Thank God for James McAvoy

Have you seen the movie "Wanted" with Angelina Jolie and James McAvoy yet? I admit I'm a fan of both of these two, so I ran out of a weekend to see it.

Our late Wesley Gibson (McAvoy) was depressed, wussy wimp stuck, stuck, killing, killing the world can not stand up with his friends, colleagues or boss suffering from anxiety attacks running out of money and generally thinking of negative thoughts about oneself. Not a happy event.

Under the leadership of Angelina Jolie's "Fox", he transforms himself into a talented, powerful, great go-getter. (Okay, murderer, but this was a comic book movie.) All right, he was born with superheroids that he just had to tap into … Oh, wait! So what! You also have special permission!

I love the movie's transformation message and it's so suitable for where I'm in my life and sometimes where you are with you too. Here I see where Wesley in the movie is as many of us who work for self-esteem and automation:

His "horrible" life is his own creation . He is not responsible. His attitude is to keep him where he does not want to be, and he can not see a way out. He is sentenced there if something does not change or does not change his mind.

Application Matters When you go to a program or new "system" if you want – in this case, rather force a "training" program – he is now playing new rules, new ways to behave, new methods and new religious systems. Everything is designed to challenge what he has done, thought and been in life so far. That is what a self-determination plan / system / structure is meant to do – encourage us to break what we think is true.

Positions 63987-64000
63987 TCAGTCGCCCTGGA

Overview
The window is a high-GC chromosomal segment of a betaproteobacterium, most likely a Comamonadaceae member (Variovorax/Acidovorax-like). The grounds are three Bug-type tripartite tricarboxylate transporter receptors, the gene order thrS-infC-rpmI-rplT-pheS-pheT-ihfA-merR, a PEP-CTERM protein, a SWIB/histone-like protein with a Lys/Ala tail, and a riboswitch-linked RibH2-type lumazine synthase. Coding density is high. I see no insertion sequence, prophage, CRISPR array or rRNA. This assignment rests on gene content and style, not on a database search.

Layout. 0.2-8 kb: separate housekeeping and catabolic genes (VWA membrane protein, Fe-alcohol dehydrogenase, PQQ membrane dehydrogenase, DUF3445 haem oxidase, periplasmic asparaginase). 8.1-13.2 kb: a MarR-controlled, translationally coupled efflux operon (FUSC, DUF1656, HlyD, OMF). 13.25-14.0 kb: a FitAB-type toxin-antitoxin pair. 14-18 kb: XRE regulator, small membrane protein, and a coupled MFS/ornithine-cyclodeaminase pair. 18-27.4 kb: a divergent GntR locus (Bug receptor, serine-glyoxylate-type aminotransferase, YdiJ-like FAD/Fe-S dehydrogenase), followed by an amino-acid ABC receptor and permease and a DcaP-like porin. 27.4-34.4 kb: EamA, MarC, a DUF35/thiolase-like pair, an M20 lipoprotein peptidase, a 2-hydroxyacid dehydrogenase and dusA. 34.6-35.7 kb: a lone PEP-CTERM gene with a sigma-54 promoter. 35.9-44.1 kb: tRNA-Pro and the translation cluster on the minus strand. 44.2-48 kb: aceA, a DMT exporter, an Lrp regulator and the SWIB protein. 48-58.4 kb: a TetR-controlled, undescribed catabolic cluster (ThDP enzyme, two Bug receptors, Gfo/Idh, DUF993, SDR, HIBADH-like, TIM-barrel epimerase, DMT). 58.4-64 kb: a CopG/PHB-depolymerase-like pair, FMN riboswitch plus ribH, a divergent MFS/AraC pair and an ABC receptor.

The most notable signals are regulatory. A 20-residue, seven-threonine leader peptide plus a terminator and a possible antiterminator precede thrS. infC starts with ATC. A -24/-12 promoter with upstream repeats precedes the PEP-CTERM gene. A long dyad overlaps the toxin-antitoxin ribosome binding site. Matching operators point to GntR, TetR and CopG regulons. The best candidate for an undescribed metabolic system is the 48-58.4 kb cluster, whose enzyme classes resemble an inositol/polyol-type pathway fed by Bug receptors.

But still, the program can only do it a lot. The real transformation comes when …

Wesley charges . It is there where he chooses to use the program to get what he wants. He is no longer just for the trip. SPOILER ALERT. (Read at your own risk.) Wesley gets a point because he is no longer a student, but now he is the one who takes responsibility for his future.

People in self-reliance studies need to get to this point. You can not think the program is "doing it for you". You must make decisions and be committed to what you are learning.

Part of the Transition In the final section of the camera, Wesley asks what you have done [for yourself]? Those who have succeeded in self-improvement can no longer focus on course but they need to turn to challenge others. Do you do what you need to do to make the difference for yourself? Or are you waiting? Waiting for circumstances? For anyone to do it for you? For God to talk to you? It's time to take responsibility.


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